Jönköping University, Jönköping International Business School, JIBS, Economics. Jönköping University, Jönköping International Business School, JIBS, Center for Family Enterprise and Ownership (CeFEO). DIW Berlin.
    Is the Willingness to Take Financial Risk a Sex-Linked Trait?: Evidence from National Surveys of Household Finance2013Report (Other academic)
    Abstract [en]

    We investigate whether the willingness to take investment risk is a sex-linked trait and link the results to the country’s gender equality regime. Our empirical analysis involves household data on financial asset holdings as well as on self-reported risk tolerance for Austria, Italy, the Netherlands and Spain. Of those countries, Italy is by far the country with the greatest degree of gender inequality according to the 2009 Global Gender Gap Report. Two stages of building a portfolio of financial assets are analyzed. For the first-stage decision of whether to invest in risky assets in the first place, gender is found to have no effect in Austria, the Netherlands and Spain but does have an impact in Italy. However, even for Italy, it seems to be irrelevant in the second-stage decision about the share of wealth invested in the risky assets. We infer from these findings that, for countries with a high degree of gender equality, it is inappropriate to base financial advice primarily on gender.

  • 195. Barasinska, Nataliya
    et al.
    Schäfer, Dorothea
    Jönköping University, Jönköping International Business School, JIBS, Accounting and Finance. Jönköping University, Jönköping International Business School, JIBS, Economics.
    Verbessern Internet-Kreditmärkte den Kreditzugang für Unternehmerinnen?2010In: DIW Wochenbericht, ISSN 0012-1304, Vol. 79, no 31, p. 2-7Article in journal (Other academic)
  • 196. Barasinska, Nataliya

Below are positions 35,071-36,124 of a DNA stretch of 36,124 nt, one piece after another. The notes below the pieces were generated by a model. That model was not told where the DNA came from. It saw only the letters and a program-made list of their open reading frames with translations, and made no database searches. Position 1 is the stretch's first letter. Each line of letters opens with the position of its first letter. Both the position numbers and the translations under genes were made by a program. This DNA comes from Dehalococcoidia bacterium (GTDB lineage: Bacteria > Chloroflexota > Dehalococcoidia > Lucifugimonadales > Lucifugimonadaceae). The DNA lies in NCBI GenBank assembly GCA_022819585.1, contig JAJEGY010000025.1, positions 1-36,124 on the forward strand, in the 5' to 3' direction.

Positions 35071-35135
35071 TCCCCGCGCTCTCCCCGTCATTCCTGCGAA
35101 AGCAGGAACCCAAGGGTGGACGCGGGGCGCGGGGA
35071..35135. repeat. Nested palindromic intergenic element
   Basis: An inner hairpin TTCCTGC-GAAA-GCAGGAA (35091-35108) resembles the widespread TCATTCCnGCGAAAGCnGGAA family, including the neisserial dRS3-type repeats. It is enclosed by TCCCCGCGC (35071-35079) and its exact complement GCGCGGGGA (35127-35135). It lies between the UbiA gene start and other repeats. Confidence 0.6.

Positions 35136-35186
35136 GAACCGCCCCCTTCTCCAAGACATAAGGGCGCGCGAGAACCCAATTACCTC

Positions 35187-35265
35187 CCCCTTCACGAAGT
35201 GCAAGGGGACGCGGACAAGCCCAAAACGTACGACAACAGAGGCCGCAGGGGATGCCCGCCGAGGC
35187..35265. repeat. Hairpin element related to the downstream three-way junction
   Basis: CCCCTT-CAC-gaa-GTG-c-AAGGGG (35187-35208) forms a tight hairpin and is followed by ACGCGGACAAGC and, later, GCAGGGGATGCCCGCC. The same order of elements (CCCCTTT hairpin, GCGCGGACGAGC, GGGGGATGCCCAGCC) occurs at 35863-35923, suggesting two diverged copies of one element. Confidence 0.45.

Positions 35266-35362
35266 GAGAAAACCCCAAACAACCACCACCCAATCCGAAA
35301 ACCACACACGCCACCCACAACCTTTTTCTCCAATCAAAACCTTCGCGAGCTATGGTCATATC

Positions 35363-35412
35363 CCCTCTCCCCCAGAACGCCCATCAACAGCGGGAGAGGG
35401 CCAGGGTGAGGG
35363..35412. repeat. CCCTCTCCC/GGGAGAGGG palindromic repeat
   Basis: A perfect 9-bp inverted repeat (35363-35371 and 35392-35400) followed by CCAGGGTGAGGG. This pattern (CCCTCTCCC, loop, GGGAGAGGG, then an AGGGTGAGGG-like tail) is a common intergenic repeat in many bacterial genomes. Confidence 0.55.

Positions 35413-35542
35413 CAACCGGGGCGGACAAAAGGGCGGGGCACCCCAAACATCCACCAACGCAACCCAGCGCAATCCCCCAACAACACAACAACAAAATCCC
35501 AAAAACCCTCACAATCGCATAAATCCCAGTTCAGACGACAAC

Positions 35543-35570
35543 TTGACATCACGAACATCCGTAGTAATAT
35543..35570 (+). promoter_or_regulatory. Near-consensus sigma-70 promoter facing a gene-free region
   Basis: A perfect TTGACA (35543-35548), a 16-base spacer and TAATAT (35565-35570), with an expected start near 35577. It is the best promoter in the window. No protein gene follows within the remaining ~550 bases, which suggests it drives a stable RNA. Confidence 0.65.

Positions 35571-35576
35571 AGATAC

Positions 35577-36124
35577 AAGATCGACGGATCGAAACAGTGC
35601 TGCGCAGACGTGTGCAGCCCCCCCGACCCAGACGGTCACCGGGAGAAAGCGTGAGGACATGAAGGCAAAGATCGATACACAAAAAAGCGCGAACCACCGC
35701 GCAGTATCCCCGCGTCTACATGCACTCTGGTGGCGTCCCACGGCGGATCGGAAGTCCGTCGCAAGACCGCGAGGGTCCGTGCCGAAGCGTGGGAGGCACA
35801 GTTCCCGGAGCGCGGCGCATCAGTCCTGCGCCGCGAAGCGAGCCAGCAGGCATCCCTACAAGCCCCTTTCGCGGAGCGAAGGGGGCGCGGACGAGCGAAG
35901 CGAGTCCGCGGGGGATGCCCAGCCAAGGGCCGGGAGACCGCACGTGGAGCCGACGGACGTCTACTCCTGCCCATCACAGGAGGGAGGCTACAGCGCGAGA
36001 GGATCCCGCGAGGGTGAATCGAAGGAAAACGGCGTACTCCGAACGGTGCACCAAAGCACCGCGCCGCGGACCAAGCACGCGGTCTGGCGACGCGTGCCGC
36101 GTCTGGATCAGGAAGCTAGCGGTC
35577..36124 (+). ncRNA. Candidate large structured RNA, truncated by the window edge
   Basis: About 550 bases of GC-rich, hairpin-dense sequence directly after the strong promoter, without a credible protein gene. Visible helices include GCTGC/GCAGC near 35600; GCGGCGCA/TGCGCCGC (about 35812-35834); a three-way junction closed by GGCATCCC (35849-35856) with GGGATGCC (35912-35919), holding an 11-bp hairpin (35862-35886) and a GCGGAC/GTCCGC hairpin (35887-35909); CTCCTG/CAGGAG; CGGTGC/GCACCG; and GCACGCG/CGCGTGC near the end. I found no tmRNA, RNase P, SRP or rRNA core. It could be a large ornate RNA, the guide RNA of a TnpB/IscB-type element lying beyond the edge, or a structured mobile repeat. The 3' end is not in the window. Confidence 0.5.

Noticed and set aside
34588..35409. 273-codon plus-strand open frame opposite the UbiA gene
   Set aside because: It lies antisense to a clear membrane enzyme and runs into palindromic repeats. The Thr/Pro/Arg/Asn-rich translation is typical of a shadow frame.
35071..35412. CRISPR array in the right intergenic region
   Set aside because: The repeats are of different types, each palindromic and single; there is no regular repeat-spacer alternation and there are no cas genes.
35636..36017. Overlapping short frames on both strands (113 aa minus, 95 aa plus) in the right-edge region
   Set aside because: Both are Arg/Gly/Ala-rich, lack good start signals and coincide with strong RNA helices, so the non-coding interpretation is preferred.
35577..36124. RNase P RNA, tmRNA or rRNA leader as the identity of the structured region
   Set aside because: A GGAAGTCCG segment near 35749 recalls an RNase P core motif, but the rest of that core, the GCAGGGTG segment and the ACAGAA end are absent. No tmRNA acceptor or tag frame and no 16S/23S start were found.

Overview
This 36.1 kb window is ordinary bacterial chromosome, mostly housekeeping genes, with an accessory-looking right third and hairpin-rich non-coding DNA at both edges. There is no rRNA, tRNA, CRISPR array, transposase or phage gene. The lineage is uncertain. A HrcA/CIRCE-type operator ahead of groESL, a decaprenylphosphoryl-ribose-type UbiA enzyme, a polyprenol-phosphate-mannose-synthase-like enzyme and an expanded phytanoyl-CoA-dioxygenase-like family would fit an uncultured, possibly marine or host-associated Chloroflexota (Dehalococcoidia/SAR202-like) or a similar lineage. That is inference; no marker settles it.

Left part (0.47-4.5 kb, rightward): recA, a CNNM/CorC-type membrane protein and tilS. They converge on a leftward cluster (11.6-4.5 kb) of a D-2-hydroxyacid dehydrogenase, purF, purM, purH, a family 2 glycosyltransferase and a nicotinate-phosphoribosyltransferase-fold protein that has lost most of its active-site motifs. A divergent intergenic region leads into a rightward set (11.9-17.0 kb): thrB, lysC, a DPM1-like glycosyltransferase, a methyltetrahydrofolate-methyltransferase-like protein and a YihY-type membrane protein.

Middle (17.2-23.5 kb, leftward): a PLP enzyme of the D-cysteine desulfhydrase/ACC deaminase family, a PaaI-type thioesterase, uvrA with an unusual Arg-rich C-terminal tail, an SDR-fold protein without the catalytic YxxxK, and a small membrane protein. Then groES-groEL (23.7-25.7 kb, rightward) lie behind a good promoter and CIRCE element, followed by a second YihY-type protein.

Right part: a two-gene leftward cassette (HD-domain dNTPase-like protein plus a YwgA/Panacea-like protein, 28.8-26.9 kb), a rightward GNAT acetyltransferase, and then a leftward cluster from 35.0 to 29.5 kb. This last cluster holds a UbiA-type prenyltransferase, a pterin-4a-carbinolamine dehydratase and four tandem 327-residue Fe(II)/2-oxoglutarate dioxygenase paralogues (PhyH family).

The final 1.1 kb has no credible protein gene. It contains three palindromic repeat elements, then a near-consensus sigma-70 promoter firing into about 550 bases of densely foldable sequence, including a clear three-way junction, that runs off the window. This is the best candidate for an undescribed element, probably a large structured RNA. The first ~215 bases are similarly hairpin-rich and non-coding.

et al.
    Schäfer, Dorothea
    Stephan, Andreas
    Jönköping University, Jönköping International Business School, JIBS, Economics. Jönköping University, Jönköping International Business School, JIBS, Accounting and Finance.
    Financial Risk Aversion and Household Asset Diversification2008Report (Other academic)
    Abstract [en]

    This paper explores the relationship between risk attitude and asset diversification in household portfolios. We first examine the impact of manifested risk aversion on the total number of distinct assets held in a portfolio (naive diversification). The second part of the paper focuses on a more sophisticated strategy of diversification and asks whether financial theory is compatible with observed diversification patterns. Based on the German Socioeconomic Panel which provides unique measures of individual propensity for taking risk, the results of the regression analysis show that, along with some socioeconomic characteristics, the propensity for taking investment risk is an important predictor of a household's diversification strategy. However, some of our findings are strongly at odds with what the concept of mean-variance utility suggests.

  • 197. Barasinska, Nataliya
    et al.
    Schäfer, Dorothea
    Stephan, Andreas
    Jönköping University, Jönköping International Business School, JIBS, Economics. Jönköping University, Jönköping International Business School, JIBS, Accounting and Finance.